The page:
Monday, 14 December 2009

Crafting Christmas decorations

by Francesca

I bought our first artificial Christmas tree five years ago. It wasn’t an impromptu purchase: I’d already decided on it 11 months before, when, as had happened every year, our Christmas tree once again died before I could transplant it. I’d always bought trees with a root ball, planning to transplant them after the holidays, but I only succeeded once, and even that lone survivor died inexplicably several months later, during the summer. And in my part of the world, a dead Christmas tree creates waste: it produces minimal firewood, and you can’t compost it very easily unless you own a proper shredder.

At first, my husband objected to the idea of an artificial tree, saying he’d miss the natural feel and scent of a real tree. And although, living at the edge of the woods with three kids coming in and out of the house all day, I feel like I’m spending most days trying to keep nature out of our house, I could see his point: the Christmas season is also about celebrating the dormant and yet living nature around us. But the idea of not killing a tree every year did appeal to him, and eventually we struck a balance between nature and, well . . . the unnatural (aka a plastic tree).

Nowadays, when we decorate our house for Christmas, in addition to our artificial tree, we also cut a few boughs from the local umbrella pines and drape the hearth with them, or hang them like wreaths on our doors. It never ceases to amaze me how long these branches stay fresh: they continue to emanate their fresh, green, aromatic scents for weeks. And whereas our old Christmas trees, which had roots and soil, would hardly survive until the end of the holiday season, despite regular watering, these fresh-cut boughs never seem to die.

In the past month I've been struck by the simple, creative ways that other bloggers have found to use nature to decorate their houses for Christmas. I've asked a few of them to share their projects in this space (all photos by the authors).

Trinsch, a Danish mom of three who lives in Israel, used a red wool sweater that was mistakenly put into a hot wash and got felted, to make felt hearts, and decorated a striking branch for the holiday season. I'm fascinated by the contrast between the red felt hearts and the stark, bare branch.

I love how Nicola salvaged some wood from fallen eucalyptus trees at her daughter’s school in Northern California and used it for crafting. Among other projects, she used the eucalyptus bark and a repurposed glass jar to make this amazing Bark Vase.

In cold and snowy Poland, Isabelle, who is French, made a wonderful garland by stringing mandarin peels together with pine cones she'd bought at a local market. It’s a garland that grows, because her family of four adds the peel of each mandarin they eat to the garland - until they use up the last of their pine cones!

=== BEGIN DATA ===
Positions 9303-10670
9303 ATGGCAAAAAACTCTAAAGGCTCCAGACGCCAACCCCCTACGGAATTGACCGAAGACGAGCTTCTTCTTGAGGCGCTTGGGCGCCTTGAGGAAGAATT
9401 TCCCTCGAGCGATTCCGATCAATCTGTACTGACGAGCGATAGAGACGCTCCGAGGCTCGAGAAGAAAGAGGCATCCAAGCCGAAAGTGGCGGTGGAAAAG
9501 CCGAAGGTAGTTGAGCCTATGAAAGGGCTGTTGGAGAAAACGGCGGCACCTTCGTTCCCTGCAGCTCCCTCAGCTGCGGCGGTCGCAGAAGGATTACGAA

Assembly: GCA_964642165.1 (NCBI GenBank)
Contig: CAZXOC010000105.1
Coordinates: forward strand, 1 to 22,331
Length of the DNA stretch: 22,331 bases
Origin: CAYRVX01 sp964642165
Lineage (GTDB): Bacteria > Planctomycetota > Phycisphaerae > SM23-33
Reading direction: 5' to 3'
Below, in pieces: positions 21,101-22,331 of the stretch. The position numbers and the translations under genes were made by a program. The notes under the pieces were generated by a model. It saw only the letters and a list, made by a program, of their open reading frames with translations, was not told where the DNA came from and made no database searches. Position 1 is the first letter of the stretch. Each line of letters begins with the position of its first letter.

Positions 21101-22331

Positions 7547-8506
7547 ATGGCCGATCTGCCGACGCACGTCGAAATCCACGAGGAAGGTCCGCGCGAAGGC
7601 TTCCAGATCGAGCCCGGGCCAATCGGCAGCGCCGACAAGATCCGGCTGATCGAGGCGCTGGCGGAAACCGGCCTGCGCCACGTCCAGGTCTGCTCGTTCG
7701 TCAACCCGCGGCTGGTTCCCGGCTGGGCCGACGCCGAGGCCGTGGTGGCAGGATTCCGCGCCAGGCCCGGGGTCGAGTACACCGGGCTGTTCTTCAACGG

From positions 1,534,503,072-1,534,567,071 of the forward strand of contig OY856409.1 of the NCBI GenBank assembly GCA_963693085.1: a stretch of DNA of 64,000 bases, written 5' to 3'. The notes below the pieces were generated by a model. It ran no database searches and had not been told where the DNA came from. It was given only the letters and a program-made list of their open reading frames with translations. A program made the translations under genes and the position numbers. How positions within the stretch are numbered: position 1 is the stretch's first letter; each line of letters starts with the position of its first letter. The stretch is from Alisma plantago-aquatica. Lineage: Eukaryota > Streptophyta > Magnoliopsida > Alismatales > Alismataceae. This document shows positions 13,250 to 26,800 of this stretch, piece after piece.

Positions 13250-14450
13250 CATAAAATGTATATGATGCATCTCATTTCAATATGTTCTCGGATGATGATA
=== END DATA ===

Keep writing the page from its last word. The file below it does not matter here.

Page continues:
Gardenmama in rural northeastern US used beeswax to craft sculpted figures and candles. She also made these beautiful beeswax ornaments, and in her tutorial she describes the intense incense-like aromas they gave off during the making.

I was very inspired by these handmade ways to decorate our houses for the upcoming holiday season, which turn simple, natural and repurposed materials into beautiful, artistic decorations.


This Thrifted Life said...

So many beautiful inspirations! That branch with the felted hearts is so lovely and simple--I just might have to recreate that idea in my home.

Chiot's Run said...

We didn't do a tree this year. I do love to do real pine garland and lights outside. I always add pinecones and other natural materials, I'm not one for flashy Christmas decor. (here's what it looks like if anyone's interested:

I'm planning on make cranberry & popcorn garland and birdseed ornaments to hang on few trees outside. I prefer to keep the decor outside if I can, it's easier to clean up and everything I use can go into the compost bin.

I did make dried orange slices one year as well, I love that orange peel & pinecone garland, it's quite lovely.

A Day That is Dessert said...

These are inspiring ideas!

nicola@which name? said...

i am so flattered to have one of my projects included, thank you, and i was excited to see what others have done! i enjoy the blogs of all those you included. such creative inspirations!

Anonymous said...

Our choice many years ago was to make our own artificial tree. Our tree was made, 32 years ago, out of 1"x2" pine, and, what I like, it is "fake" without pretending to be real. One very nice thing about it, and one of the reasons we made it in the first place, is that we can, with care, have real candles on the tree, which we would never dare with a real one. I bring in greenery to place about the house as well.

gardenmama said...

Such a beautiful post, so much inspiration to be found! Thank you for including me with such a creative group of natural crafters!

Joyce said...

A very sweet post. I love how the indoors is brought in for the celebrations. xo